Newton doesn't "actually sketch" the clothing designs for the articles in his collection, but he provides his "input" on the clothing's patterns and colors. In other words, he says, "Yes. That. Make them. Buy that," and collects his checks.
No word on whether or not fedoras are part of the collection.
The Hustle: NFL free agent Travis Daniels is the primary investor in Kutz Remix, a barbershop in Suwanee, Ga.
When they were kids, Travis promised his brother Sheppard that he'd help him open his own barbershop one day. The former Chiefs cornerback followed through on that promise in 2011, investing in Kutz Remix—a next-level barbershop boasting plasma screens and DJ Booth spinning tunes throughout business hours.
How the business fares today is unknown, but considering Travis is now a 31-year-old free agent in the league, he may be glad he invested some of his contract money in a business people will always need.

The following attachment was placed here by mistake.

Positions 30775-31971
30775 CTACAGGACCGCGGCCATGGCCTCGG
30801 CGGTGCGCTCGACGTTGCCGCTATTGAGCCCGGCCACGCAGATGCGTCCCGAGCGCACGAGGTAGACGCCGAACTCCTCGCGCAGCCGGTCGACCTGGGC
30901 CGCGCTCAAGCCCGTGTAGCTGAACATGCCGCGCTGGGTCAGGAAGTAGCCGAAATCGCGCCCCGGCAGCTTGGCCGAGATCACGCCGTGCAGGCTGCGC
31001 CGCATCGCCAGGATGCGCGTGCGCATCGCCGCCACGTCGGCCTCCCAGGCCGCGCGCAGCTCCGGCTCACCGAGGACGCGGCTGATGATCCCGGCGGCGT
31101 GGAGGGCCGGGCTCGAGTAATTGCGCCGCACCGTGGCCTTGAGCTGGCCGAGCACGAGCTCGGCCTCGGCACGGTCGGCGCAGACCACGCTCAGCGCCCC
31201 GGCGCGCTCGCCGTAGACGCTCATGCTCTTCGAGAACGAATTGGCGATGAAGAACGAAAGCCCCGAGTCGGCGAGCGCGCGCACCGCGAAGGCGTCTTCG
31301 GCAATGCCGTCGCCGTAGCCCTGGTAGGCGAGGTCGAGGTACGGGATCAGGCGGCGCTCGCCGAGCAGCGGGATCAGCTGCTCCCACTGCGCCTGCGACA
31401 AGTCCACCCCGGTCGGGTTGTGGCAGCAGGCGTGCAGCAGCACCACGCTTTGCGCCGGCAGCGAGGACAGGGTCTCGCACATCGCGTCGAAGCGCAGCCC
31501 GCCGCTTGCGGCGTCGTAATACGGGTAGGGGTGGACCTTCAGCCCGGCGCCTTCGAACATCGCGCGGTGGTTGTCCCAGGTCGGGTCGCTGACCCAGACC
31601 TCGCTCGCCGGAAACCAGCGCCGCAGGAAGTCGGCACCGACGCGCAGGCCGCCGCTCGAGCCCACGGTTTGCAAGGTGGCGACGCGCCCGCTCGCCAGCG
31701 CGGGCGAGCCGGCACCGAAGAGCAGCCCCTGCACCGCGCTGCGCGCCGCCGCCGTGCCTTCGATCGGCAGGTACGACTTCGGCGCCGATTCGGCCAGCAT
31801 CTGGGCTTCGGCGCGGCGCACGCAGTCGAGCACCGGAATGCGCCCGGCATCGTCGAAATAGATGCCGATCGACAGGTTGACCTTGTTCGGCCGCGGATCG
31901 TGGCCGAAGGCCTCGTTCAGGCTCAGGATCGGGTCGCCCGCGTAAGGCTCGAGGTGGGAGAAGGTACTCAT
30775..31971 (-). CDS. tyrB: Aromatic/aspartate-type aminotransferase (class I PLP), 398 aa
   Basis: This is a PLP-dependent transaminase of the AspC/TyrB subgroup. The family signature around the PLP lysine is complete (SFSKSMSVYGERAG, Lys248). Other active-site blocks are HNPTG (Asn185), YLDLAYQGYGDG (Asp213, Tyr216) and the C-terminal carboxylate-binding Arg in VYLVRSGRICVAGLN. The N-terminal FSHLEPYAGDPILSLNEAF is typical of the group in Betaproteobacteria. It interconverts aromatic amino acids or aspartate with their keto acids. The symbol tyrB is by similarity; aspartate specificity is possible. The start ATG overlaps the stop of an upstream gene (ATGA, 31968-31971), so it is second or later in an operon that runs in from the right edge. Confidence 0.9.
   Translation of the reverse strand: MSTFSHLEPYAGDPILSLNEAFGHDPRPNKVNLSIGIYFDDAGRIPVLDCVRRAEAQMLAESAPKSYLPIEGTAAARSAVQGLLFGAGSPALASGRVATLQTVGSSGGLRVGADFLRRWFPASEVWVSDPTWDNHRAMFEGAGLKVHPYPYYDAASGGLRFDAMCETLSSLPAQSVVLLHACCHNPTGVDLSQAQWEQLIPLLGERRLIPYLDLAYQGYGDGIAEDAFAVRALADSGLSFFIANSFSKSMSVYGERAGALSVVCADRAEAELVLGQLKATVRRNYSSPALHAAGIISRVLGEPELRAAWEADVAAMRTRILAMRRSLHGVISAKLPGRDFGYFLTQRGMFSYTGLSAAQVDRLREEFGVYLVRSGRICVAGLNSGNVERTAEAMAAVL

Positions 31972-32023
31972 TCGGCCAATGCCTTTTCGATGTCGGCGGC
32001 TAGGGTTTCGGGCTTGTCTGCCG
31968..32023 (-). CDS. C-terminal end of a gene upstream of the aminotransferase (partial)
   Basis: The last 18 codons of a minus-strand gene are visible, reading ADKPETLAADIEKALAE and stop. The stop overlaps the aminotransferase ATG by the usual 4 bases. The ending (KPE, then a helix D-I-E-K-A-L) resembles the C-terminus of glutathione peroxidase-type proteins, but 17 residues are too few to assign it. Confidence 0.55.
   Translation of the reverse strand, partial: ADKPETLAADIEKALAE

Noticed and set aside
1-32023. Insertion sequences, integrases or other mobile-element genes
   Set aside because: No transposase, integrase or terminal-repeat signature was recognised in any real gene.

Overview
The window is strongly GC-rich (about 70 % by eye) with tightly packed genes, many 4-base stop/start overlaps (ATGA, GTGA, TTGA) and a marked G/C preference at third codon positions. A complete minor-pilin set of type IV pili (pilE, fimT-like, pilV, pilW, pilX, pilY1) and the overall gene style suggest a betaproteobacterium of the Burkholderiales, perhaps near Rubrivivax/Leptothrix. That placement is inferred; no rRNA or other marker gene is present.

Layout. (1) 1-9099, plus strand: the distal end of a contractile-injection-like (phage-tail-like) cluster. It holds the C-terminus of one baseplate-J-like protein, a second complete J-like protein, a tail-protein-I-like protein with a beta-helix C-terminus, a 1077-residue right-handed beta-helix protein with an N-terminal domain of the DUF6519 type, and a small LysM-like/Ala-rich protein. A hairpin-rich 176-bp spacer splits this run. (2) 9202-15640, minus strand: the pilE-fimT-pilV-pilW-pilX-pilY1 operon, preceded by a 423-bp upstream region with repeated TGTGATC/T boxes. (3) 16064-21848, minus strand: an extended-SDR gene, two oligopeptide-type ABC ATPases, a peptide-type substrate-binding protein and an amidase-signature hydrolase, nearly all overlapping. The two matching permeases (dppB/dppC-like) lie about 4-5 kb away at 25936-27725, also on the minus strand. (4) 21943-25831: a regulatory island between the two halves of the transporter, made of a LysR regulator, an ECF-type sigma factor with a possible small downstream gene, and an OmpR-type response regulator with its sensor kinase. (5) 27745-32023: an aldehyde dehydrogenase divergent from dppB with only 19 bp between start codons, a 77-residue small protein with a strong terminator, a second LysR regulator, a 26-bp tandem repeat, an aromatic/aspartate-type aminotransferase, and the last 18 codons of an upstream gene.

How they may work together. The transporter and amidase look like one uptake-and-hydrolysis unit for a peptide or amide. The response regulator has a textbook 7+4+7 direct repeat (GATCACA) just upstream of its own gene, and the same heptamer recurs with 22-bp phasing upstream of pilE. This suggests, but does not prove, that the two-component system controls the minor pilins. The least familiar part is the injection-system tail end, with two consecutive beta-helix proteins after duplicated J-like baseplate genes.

The Hustle: Maria Sharapova has launched "Sugarpova"—her own, awfully named brand of candy.
After starting her own candy company, the No. 3 ranked women's tennis player in the world took her marketing to the wild heights by announcing her wish to change her name to "Sugarpova" for the duration of the U.S. Open.
Sharapova eventually nixed the name change, presumably after realizing she was about to abandon her personal identity in the name of hyping up a candy company—or because she realized the USTA wouldn't allow it in the first place. Either/or.
The Hustle: Serena Williams is founder of ANERES, a clothing line for "the independent woman who works, enjoys life, and is in the prime of her life."
Ever the confident one, Williams guarantees that her casual clothing designs for ANERES are the real deal.